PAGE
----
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Toohey v. Aviation Adventures, LLC

Court of Appeals of Oregon

March 4, 2015

Toni L. TOOHEY, individually, and as Personal Representative of the Heirs and the Estate of Frank R. Toohey, Deceased. Plaintiff-Appellant,
v.
AVIATION ADVENTURES, LLC; et al., Defendants, and WYNDHAM WORLDWIDE CORPORATION; Wyndham Resort Development Corporation; and Nancy MacDonald, Personal Representative of the Estate of Jason Ketcheson, Defendants-Respondents

Argued and Submitted March 1, 2013

Page 458

Clatsop County Circuit Court. 092441.

Affirmed.

Louis S. Franecke argued the cause for appellant. With him on the briefs was Franecke Law Group.

Stephen F. Deatherage argued the cause for respondents. With him on the brief were John A. Bennett, Evelyn English Winters, and Bullivant Houser Bailey PC.

Before Armstrong, Presiding Judge, and Nakamoto, Judge, and Egan, Judge.

OPINION

Page 459

[269 Or.App. 418] ARMSTRONG, P. J.

Frank Toohey died in a crash of a private airplane along with the pilot of the plane, Jason Ketcheson. Both Toohey and Ketcheson worked for Wyndham Resort Development Corporation (Wyndham)--Ketcheson was a salesman in Wyndham's Seaside office and Toohey was his supervisor. Ketcheson and Toohey were flying to Klamath Falls for a Wyndham sales-training meeting when the plane crashed shortly after takeoff in Seaside. The estate and heirs of Toohey (plaintiff) brought this action against the estate of Ketcheson (defendant) asserting tort claims for wrongful death. After a bifurcated bench trial that addressed Toohey's and Ketcheson's employment status at the time of the crash, the trial court determined that both Toohey and Ketcheson were Wyndham workers who were acting in the course of their employment at the time of the crash and that Toohey's injury arose out of that employment. As a result, the trial court concluded that plaintiff's claims against defendant were barred under the exclusive-remedy provision in Oregon's Workers' Compensation Law and entered a limited judgment dismissing those claims.[1] We conclude that the trial court did not err and affirm.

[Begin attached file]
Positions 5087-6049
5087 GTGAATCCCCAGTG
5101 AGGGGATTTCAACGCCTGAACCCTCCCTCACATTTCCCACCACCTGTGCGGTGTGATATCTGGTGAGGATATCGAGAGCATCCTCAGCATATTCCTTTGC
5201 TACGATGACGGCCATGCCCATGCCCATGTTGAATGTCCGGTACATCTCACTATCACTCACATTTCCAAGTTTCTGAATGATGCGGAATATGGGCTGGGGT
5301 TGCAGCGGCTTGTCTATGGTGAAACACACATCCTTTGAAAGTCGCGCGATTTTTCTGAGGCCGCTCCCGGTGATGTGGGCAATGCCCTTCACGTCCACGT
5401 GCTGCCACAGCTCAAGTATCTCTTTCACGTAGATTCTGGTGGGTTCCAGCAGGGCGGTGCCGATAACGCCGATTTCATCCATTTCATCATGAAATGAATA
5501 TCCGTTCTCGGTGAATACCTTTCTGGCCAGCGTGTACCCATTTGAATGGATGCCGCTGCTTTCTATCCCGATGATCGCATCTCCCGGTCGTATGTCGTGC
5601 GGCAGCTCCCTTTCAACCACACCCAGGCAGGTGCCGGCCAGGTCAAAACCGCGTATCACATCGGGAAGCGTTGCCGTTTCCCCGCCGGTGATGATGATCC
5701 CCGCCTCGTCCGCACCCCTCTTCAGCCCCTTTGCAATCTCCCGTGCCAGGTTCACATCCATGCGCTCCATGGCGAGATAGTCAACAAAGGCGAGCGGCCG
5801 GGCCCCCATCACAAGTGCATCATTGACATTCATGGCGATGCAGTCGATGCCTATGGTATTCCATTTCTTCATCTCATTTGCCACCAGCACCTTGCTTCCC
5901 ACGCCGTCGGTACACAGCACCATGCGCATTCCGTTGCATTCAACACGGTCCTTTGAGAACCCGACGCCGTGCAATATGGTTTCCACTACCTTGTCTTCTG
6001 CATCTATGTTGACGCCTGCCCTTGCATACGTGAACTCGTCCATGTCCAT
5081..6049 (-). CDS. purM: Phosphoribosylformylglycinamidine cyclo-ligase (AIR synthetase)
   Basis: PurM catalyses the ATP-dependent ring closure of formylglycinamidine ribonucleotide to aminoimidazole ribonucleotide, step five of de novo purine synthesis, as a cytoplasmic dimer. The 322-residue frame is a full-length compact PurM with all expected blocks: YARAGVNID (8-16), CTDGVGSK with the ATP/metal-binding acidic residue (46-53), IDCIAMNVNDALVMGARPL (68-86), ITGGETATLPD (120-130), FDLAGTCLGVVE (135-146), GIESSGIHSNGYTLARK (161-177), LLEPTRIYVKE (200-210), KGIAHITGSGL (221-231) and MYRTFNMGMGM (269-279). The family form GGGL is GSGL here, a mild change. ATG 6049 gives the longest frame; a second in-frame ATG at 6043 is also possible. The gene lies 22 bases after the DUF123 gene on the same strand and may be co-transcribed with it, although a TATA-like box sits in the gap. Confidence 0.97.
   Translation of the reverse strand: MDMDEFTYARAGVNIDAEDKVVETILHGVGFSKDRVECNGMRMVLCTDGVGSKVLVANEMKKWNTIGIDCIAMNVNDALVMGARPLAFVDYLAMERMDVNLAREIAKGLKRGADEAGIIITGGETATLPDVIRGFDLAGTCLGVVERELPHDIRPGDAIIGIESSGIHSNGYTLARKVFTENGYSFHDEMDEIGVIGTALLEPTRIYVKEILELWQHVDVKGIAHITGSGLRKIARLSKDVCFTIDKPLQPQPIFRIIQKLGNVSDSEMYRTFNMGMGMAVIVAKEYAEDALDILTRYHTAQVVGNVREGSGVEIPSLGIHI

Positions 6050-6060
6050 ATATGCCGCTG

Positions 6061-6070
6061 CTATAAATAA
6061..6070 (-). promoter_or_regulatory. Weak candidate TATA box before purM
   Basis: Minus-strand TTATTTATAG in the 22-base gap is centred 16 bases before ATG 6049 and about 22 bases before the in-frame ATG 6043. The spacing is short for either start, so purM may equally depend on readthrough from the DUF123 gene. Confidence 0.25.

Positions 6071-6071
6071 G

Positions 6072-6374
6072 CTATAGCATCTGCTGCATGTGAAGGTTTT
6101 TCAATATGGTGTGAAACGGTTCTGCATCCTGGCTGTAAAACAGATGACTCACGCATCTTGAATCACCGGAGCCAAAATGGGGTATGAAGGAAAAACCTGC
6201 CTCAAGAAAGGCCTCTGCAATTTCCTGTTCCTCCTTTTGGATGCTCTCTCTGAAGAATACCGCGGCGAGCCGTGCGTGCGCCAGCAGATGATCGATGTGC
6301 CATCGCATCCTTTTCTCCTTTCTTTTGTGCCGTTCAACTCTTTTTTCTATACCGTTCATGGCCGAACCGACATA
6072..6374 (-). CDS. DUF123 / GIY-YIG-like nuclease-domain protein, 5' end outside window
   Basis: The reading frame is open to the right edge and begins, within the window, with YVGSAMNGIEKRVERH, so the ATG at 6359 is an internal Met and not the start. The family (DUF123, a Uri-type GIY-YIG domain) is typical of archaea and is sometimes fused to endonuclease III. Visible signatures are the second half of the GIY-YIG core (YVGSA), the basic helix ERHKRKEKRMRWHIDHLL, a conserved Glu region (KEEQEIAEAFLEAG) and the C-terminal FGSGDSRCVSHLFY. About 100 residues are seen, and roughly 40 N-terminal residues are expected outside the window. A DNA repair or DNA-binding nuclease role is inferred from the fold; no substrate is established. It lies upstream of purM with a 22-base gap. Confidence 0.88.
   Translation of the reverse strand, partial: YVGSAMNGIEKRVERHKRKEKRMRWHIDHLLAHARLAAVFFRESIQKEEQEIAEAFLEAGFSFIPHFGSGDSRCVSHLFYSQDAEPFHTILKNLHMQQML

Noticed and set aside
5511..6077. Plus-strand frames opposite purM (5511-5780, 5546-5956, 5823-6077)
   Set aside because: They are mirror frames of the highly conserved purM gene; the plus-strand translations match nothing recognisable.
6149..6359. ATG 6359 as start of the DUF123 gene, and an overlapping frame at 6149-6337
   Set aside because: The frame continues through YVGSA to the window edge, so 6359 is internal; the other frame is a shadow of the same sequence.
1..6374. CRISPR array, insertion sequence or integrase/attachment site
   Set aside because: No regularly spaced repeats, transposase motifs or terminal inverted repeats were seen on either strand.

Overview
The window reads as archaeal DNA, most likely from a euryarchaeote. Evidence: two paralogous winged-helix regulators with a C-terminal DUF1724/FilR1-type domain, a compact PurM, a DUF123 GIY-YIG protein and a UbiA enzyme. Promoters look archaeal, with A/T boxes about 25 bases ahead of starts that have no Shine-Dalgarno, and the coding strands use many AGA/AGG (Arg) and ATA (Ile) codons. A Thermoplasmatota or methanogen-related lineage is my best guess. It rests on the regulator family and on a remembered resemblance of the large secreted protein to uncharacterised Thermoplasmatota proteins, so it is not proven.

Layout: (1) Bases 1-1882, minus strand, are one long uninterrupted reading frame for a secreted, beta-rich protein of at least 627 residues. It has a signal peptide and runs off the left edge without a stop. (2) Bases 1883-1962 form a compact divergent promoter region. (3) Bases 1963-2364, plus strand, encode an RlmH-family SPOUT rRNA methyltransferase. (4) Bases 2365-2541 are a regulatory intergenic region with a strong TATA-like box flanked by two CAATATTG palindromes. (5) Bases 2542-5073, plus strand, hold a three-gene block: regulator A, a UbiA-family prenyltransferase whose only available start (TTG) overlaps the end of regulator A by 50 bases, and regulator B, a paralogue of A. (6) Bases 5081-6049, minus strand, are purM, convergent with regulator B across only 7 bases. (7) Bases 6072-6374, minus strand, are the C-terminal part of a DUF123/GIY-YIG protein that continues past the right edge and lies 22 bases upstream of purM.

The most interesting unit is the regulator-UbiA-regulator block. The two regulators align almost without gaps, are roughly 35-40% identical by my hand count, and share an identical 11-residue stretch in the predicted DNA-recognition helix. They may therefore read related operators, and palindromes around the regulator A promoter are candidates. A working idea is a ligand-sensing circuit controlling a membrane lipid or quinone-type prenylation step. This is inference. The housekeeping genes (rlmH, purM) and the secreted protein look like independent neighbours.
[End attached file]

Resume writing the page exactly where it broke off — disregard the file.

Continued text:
Because it informs our discussion, we begin with an overview of the Workers' Compensation Law's exclusive-remedy provisions, which immunize an employer or coworker from tort claims brought by an injured employee. Generally, the Worker's Compensation Law provides the exclusive basis for liability for a complying employer for an injury of a worker that " aris[es] out of and in the course of employment" (a compensable injury).[2] ORS 656.018(1)(a). A worker with

Page 460

a compensable injury cannot seek a remedy against the employer [269 Or.App. 419] under any other law or common law, " except to the extent the worker is expressly given the right under [the Workers' Compensation Law] to bring suit against the employer" for the injury.[3] ORS 656.018(2). That immunity also extends to an employee of the employer ( viz., a coworker) who may be responsible for the worker's injury, unless a statutory exception applies.[4] ORS 656.018(3); Dehiya v. Spencer, 221 Or.App. 539, 544, 191 P.3d 730 (2008) (" [I]f a worker's injury is compensable under the Workers' Compensation Law, then that remedy is exclusive, and the worker cannot seek a tort remedy against a fellow employee instead." ). One of those exceptions is " [i]f the negligence of [the coworker] is a substantial factor in causing the injury * * * and the negligence occurs outside of the capacity that qualifies the person for exemption under this section," viz., outside of the coworker's employment for the employer. ORS 656.018(3)(d).

Plaintiff has not challenged on appeal the trial court's conclusion that Toohey's injury arose out of and in the course of his employment, and thus we proceed on the basis that it did.[5] Instead, plaintiff contends that the trial court erred in determining that Ketcheson's negligence [269 Or.App. 420] occurred within his employment for Wyndham, such that the exclusive-remedy provision immunized defendant from plaintiff's wrongful death claims.

With that background in place, we turn to the facts and the trial court's ruling. Because the trial court acted as the factfinder below, we review the court's findings for any evidence to support them and its conclusions for legal error. Allco Enterprises v. ...


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